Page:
Alla Bayanova – Russian Edith Piaf
Alla Bayanova (real name Levitskaya) was a Romanian, Soviet and Russian singer, performer of Russian songs and romances, author of music for many romances from her extensive repertoire. By the way, she was Honored Artist of Russia (1993) and People’s Artist of Russia (1999). You know, the singer was compared to Edith Piaf for her mellow voice and dramatic style of performance.
Pretty girl was born on May 18, 1914 in Chisinau (then the center of the Bessarabian province). According to the friend of the singer Tatiana Starodumova, Alla Nikolayevna was actually three years older than in the official documents. Her father Nikolai Levitsky was an opera singer, who performed under scenic pseudonym Nikolai Bayanov. He studied singing with Antonio Cotoni. And her mother Evgenia Skorodinskaya was a dancer.
The girl began singing very early. To tell the truth, her father and famous Russian chansonnier Alexander Vertinsky were her first teachers.
At the end of 1918, when her father returned from the front, Bessarabia became part of Romania. The family moved from country to country. In 1921 they settled in France. Alla was sent to study in a private school at a Catholic monastery and on Thursdays she also attended a gymnasium for children of Russian emigrants.
Actually, at the age of nine the girl made her debut on stage as her father’s assistant at the Kazbek restaurant. Since 1927 Alla had been performing on her own.
In 1934 the family moved to Romania and settled in Bucharest. Bayanova sang mainly Russian and Gipsy romances, performed together with Peter Leshchenko, Konstantin Sokolsky and Alexander Vertinsky. In 1936 she starred in the role of the singer of the Russian-Gypsy ensemble in the Polish comedy Dodec At The Front directed by Mikhail Vashinsky.
In 1941-1942, Alla was persecuted for singing songs in Russian and was sent to a concentration camp.
Having traveled all over the world with tours, the singer visited the USSR for the first time only in 1976 as part of the Romanian ensemble, which gave several concerts in the Ukrainian SSR.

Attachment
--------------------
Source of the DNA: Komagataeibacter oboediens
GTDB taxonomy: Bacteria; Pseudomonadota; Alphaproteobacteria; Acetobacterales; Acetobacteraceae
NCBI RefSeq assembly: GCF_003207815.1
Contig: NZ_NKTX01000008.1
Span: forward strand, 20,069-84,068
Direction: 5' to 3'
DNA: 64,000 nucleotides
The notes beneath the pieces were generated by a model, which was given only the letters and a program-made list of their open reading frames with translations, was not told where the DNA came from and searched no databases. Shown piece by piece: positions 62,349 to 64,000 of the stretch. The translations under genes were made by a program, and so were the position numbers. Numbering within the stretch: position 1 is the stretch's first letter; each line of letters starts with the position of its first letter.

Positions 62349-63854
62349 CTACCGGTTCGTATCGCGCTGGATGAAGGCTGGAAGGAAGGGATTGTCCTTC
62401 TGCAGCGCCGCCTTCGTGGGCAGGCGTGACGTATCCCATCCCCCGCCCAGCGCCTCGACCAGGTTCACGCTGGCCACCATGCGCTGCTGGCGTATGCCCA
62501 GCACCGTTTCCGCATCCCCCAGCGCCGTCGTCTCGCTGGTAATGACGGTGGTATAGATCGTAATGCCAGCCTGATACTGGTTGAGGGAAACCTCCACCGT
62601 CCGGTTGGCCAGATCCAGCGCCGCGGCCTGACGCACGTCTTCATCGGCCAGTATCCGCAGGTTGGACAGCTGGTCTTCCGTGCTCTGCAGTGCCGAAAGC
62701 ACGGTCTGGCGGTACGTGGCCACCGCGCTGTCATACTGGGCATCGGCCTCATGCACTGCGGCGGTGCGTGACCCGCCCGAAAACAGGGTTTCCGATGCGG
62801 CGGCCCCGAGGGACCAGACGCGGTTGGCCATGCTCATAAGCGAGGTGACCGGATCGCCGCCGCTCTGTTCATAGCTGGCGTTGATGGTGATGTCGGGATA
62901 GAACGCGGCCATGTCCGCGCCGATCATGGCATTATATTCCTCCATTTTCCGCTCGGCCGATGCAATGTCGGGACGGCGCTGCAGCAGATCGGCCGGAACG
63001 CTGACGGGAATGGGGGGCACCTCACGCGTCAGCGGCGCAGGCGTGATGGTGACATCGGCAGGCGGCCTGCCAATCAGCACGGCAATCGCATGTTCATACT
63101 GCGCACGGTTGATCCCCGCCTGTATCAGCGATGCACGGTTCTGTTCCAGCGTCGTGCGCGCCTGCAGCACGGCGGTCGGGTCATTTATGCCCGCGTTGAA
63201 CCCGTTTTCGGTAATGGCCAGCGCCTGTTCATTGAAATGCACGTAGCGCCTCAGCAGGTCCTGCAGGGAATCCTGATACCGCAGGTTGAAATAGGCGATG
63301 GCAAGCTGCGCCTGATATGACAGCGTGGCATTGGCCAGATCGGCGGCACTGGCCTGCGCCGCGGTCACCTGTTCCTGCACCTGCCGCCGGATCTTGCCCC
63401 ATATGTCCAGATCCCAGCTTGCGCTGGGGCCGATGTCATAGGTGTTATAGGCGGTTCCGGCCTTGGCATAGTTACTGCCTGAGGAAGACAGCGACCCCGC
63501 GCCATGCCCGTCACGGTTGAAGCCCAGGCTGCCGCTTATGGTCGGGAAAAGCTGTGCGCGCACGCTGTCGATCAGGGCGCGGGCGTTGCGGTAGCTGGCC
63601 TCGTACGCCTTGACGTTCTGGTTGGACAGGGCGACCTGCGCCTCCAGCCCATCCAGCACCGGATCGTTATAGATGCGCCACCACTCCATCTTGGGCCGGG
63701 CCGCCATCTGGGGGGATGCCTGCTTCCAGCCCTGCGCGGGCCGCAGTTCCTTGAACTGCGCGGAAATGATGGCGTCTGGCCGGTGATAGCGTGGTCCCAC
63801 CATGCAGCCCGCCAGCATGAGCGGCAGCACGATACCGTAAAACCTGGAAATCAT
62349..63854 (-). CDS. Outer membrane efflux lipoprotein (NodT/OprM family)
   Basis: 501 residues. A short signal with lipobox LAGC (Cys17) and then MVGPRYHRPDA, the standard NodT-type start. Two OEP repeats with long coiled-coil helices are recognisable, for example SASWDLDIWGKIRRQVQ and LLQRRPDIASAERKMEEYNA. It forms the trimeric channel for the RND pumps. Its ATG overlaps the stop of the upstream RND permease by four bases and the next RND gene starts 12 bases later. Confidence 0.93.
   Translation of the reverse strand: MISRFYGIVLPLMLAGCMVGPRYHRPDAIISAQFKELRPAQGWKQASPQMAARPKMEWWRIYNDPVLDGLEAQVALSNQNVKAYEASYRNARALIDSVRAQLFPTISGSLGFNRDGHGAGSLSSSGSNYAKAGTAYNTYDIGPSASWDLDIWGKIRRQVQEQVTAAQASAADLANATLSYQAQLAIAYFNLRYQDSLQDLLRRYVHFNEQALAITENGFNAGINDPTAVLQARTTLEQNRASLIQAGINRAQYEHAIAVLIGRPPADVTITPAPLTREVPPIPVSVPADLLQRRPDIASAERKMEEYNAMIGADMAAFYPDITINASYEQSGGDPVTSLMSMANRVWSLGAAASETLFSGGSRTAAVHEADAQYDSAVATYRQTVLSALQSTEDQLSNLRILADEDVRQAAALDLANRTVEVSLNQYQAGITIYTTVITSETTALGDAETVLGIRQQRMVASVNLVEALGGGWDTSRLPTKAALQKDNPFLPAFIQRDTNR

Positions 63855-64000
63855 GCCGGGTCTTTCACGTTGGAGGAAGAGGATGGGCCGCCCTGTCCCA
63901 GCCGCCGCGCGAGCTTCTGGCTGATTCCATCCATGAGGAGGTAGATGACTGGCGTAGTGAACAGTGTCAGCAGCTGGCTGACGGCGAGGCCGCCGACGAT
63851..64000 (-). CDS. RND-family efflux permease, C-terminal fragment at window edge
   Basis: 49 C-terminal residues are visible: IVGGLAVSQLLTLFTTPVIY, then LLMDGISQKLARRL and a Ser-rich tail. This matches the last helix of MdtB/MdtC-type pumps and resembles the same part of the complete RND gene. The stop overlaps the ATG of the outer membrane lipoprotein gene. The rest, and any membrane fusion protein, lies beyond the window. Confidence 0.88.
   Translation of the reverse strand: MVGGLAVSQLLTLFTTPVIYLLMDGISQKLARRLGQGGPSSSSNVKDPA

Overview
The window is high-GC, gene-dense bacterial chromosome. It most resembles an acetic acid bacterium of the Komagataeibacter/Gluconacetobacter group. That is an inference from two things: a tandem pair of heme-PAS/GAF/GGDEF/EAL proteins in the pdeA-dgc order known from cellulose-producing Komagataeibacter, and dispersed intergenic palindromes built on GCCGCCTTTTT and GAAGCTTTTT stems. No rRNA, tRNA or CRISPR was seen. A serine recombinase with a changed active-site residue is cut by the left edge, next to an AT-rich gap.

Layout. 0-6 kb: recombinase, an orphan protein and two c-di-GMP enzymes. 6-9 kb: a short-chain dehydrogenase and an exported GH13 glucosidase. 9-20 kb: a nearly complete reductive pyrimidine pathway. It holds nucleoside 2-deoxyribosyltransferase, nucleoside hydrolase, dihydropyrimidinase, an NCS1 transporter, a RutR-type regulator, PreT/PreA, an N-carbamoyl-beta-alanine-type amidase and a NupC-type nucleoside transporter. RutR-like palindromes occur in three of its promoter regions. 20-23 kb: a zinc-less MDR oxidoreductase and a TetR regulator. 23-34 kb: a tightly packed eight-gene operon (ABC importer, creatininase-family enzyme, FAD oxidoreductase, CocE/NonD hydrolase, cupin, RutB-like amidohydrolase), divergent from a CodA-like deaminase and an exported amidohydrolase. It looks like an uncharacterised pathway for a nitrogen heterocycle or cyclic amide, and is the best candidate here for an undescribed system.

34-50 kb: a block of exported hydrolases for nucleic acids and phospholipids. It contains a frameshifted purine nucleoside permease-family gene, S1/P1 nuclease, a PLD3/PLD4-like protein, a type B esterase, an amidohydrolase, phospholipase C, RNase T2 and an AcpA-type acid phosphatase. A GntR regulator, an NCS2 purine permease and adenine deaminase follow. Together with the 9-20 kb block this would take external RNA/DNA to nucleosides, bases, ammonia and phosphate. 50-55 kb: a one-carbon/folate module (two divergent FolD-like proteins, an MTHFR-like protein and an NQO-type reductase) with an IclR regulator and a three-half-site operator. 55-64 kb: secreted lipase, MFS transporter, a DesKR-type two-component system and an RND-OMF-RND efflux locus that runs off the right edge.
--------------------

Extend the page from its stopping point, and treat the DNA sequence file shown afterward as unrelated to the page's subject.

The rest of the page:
In 1989, after receiving Soviet citizenship, she settled in Moscow in a small apartment on the Old Arbat. She was a member of the jury of the Moscow International Competition of Young Performers of the Russian Romance Romansiada.
For the last time the singer appeared on the stage on May 18, 2009 at the Moscow Operetta Theater. It was a concert dedicated to the 95th anniversary of Alla.
In total, she gave more than 500 concerts in various regions of Russia.
On August 30, 2011, the great singer died in the First Moscow Hospice. The cause of death was leukemia. Bayanova was buried at the Novodevichy Cemetery on September 2, 2011
In 2013, the Alla Bayanova Cultural Heritage Fund was created by Natalia Dolzhikova.
Alla had three husbands.
Her first husband Georgy Ypsilanti was the musical director of the orchestra. The singer made several recordings of tangos (e.g., Columbia, His Master’s Voice). After her divorce Bayanova signed a contract with the Polish recording company Syrena-Electro.
Her second husband Stefan Shendrya, Romanian lord, Cambridge graduate, philanthropist, was arrested in 1945 and spent five years in the camps.
Kogan became her third husband. She married him in order to move from Romania to the Soviet Union.
Alla didn’t have children and lived with adopted cats and dogs.